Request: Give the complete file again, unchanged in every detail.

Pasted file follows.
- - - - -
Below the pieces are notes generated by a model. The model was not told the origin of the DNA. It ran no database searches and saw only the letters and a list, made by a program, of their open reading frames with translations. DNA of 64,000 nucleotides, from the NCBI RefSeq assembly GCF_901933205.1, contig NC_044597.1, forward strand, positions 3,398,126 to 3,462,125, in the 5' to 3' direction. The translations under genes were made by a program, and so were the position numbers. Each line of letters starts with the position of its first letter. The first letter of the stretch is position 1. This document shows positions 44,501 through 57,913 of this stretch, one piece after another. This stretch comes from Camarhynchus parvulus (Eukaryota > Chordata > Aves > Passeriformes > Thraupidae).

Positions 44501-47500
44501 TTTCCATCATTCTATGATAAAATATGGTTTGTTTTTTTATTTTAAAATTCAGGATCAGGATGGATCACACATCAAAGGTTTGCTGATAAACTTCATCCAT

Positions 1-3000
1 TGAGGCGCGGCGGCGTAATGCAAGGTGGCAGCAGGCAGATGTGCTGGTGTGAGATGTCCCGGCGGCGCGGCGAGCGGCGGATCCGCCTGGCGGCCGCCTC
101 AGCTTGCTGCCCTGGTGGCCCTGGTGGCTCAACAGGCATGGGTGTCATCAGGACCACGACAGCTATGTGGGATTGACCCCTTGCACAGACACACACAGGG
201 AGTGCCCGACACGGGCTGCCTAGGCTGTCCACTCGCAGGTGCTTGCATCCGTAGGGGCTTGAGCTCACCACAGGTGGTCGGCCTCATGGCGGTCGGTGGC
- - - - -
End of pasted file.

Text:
Below the pieces are notes generated by a model. The model was not told the origin of the DNA. It ran no database searches and saw only the letters and a list, made by a program, of their open reading frames with translations. DNA of 64,000 nucleotides, from the NCBI RefSeq assembly GCF_901933205.1, contig NC_044597.1, forward strand, positions 3,398,126 to 3,462,125, in the 5' to 3' direction. The translations under genes were made by a program, and so were the position numbers. Each line of letters starts with the position of its first letter. The first letter of the stretch is position 1. This document shows positions 44,501 through 57,913 of this stretch, one piece after another. This stretch comes from Camarhynchus parvulus (Eukaryota > Chordata > Aves > Passeriformes > Thraupidae).

Positions 44501-47500
44501 TTTCCATCATTCTATGATAAAATATGGTTTGTTTTTTTATTTTAAAATTCAGGATCAGGATGGATCACACATCAAAGGTTTGCTGATAAACTTCATCCAT

Positions 1-3000
1 TGAGGCGCGGCGGCGTAATGCAAGGTGGCAGCAGGCAGATGTGCTGGTGTGAGATGTCCCGGCGGCGCGGCGAGCGGCGGATCCGCCTGGCGGCCGCCTC
101 AGCTTGCTGCCCTGGTGGCCCTGGTGGCTCAACAGGCATGGGTGTCATCAGGACCACGACAGCTATGTGGGATTGACCCCTTGCACAGACACACACAGGG
201 AGTGCCCGACACGGGCTGCCTAGGCTGTCCACTCGCAGGTGCTTGCATCCGTAGGGGCTTGAGCTCACCACAGGTGGTCGGCCTCATGGCGGTCGGTGGC